Carney Plastics Makes Its Case(s) in Global Market
YOUNGSTOWN, Ohio — All over the world, people want to ensure that their keepsakes and mementos are protected properly and displayed handsomely. Often, they turn to a small company here to make that happen.
For decades, Carney Plastics Inc. has manufactured custom display cases for hobbyists and collectors and today produces plastic parts for industrial and commercial uses as well, says its president, Sean Carney.
“Our display cases are sold worldwide,” Carney says as he watches workers assemble orders at the company plant, 1010 W. Rayen Ave. “A lot of our commercial stuff is national, and our industrial work is mostly local.”
Today, Carney Plastics’ clear cases can be found housing prizes such as the five Super Bowl trophies the San Francisco 49ers have won and the Pittsburgh Penguins’ Stanley Cup. The company has also done work with the Butler Institute of American Art and similar institutions.
“Probably the most interesting was the Stanley Cup, because we got to see it. We had it here,” Carney says. “As well as one of the Super Bowl trophies.”
Mostly, the cases Carney manufactures are designed to hold die-cast collector cars – a market that arose out of necessity as the company’s commercial customers started to source their manufacturing outside of the United States.
Sean’s late father, Paul, started the company in 1986. At that time, a substantial amount of plastics manufacturing for standard commercial use – store fixtures, for example – was still done in the United States. “It used to be a big chunk of our business,” Sean says. “It was almost like someone shut off a switch.”
That was more than 20 years ago, Carney recalls. For about five years, he attended various trade shows trying to get the pulse of the market for display cases. “That’s what kind of got me started – trying to find out what people wanted and how to make them efficiently.”
By the mid-1990s, the business took off as motorsports started to climb in popularity and enthusiasts began to collect die-cast replicas of Nascar vehicles. Meanwhile, Carney Plastics carved out a lucrative market by selling its product over the Internet. “We have a whole line of 30 standard display cases, and we do some customs,” he says. Customers can order through the company website, or online vendors such as eBay and Amazon.com. “We have a distributor in Australia, which serves New Zealand and Asia,” he says.
On this particular day, workers are busy manufacturing the clear cases used to hold more than one small-scale die-cast car. Employees are also building demonstration displays for a company that sells gutter guards.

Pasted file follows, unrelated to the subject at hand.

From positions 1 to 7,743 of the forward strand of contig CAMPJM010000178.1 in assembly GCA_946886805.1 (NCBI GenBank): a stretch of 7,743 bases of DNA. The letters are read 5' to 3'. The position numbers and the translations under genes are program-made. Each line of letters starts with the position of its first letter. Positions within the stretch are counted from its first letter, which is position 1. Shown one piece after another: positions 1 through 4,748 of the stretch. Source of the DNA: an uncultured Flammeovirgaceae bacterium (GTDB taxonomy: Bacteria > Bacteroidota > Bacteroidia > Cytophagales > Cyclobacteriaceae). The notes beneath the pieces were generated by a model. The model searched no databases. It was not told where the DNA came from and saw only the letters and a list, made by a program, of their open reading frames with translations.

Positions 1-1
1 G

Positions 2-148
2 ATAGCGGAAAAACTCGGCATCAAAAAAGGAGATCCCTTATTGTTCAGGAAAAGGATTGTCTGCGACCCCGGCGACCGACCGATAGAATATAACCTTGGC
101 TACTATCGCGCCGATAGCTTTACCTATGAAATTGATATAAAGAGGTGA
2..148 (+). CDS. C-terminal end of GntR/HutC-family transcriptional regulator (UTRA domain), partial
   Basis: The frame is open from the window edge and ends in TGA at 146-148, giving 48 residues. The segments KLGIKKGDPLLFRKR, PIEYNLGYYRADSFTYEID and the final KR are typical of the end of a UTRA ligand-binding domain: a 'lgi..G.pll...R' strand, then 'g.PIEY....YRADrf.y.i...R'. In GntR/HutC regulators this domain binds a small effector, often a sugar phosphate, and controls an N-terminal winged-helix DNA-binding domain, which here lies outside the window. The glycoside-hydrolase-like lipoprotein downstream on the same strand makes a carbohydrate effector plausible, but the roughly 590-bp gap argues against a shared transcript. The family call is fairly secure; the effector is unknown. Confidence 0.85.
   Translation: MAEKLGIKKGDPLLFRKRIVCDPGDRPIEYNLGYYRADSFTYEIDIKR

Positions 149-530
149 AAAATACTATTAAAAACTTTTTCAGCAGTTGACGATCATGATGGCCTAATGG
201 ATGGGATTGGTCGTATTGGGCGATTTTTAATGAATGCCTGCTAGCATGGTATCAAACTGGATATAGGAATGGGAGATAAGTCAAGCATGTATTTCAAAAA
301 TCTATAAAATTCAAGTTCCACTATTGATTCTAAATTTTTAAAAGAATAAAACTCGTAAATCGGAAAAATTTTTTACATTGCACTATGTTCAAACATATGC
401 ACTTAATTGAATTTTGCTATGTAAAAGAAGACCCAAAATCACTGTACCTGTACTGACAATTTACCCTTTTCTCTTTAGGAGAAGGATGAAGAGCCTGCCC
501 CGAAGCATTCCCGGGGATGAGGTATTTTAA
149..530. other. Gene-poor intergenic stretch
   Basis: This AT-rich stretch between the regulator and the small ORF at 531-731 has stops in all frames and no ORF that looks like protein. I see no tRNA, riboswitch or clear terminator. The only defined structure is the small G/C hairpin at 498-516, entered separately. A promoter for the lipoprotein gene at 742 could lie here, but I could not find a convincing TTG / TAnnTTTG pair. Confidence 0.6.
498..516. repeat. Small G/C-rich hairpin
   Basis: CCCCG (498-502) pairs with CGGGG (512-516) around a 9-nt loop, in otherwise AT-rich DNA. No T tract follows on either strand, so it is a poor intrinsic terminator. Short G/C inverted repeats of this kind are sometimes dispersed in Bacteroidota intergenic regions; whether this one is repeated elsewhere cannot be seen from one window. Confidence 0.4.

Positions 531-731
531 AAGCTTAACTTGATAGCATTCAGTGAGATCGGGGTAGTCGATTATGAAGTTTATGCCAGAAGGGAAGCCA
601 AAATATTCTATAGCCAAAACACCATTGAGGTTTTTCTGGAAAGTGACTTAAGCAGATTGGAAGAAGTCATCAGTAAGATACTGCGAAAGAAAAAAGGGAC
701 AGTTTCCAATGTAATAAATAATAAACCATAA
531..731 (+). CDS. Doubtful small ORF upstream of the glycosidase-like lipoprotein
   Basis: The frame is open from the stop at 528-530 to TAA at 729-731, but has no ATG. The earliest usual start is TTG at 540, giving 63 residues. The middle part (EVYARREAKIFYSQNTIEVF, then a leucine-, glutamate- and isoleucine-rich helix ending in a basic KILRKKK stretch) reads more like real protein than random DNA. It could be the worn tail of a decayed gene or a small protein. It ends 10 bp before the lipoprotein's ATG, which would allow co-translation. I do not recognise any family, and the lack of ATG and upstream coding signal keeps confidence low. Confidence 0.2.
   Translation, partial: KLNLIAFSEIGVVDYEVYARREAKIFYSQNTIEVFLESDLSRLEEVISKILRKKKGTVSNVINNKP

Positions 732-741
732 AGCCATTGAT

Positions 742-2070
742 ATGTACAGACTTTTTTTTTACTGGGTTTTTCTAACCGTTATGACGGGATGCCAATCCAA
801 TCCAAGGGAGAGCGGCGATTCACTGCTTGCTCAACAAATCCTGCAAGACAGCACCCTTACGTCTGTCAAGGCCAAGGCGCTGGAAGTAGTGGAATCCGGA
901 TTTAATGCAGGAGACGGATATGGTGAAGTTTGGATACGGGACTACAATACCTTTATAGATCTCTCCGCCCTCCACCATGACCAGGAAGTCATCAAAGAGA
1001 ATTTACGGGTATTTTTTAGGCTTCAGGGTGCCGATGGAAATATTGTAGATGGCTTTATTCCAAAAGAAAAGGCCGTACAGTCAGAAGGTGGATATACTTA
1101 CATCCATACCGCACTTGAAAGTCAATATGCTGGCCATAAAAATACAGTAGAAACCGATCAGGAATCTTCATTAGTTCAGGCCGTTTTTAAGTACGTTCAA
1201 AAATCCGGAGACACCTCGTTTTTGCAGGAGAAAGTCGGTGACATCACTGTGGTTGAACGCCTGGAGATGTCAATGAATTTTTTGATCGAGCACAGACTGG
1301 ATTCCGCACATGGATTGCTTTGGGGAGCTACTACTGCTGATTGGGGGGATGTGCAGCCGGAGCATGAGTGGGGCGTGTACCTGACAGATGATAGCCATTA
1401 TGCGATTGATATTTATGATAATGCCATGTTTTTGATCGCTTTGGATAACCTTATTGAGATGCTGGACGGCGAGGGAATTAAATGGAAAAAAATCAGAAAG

Clear acrylic plastic arrives on pallets stacked with single sheets – four feet wide, eight feet in length, and either 1/8-inch or 3/16-inch thick, says office manager Maria Capezzuto. “At Christmas, you go through a lot more material,” she says. During the holiday season, more than 80% of Carney Plastics’ business consists of manufacturing model display cases. During the summer months, demand for the cases drop, so more of the work is focused on industrial and commercial accounts.
“That’s when we want the industrial and commercial work,” Capezzuto says. Five are employed on the floor during the slower months, with more workers hired once the busy season starts.
Plastic sheets are cut to size and then fabricated into parts – sides, bottoms, and clear plastic shelving, for example – that are eventually glued together to form cases for die-cast cars. Other custom products are formed, cut and bent to a client’s specifications.
All of the parts are polished and finished, Capezzuto says, while some require additional drilling or cutting.
The company has found innovative ways to use material that would normally be recycled and turn it into new products, Carney says. “These are drop-off pieces that would normally be discarded,” he explains, as he holds a small, rectangular plastic piece with curved edges. The components were fabricated to form a base for stand-alone cases. “We had so many people tell us they had no more room on their walls, so we came up with this. It’s really taken off.”
Carney relates that other companies in his business have found it tough to stay afloat because much of the plastics production has moved out of the country. “A lot have come and gone,” he says, “but we’ve made it through the lean times and have dominated online.” In 2007, Carney Plastics acquired Giovanni Plastics in Struthers.
Although efficiency has improved dramatically, small manufacturers such as his still confront challenges, Carney adds. “The material is 50% to 60% more expensive than when we started,” he says. “The cost of raw materials has gone through the roof.”
Acrylic, Carney says, is made from the same base ingredients as the material used for flat-screen TVs and smartphones and is not a petroleum-based product. “Demand for these materials went up,” he explains. “One year, materials went up 40%.”
Industrial orders for the company are on the rise, Carney continues: “Mostly safety stuff, such as partitions, a large window, small-machine guards, splash guards – those kind of things.”
Capezzuto says that the small company nevertheless has a large footprint in the global market in the display case business. “I ship to Canada, I ship to Europe, Brazil, Asia,” she says. “We’re in homes. We’re in car dealerships. We have Nascar drivers that buy our cases. We are everywhere.”
Pictured: Sean Carney, presdident of Carney Plastics, and office manager Maria Capezzuto, show off some of the cases made in the Rayen Avenue plant. Some of the companies projects have included cases for car dealerships, Nascar die cast cars and sports trophies.
Copyright 2022 The Business Journal, Youngstown, Ohio.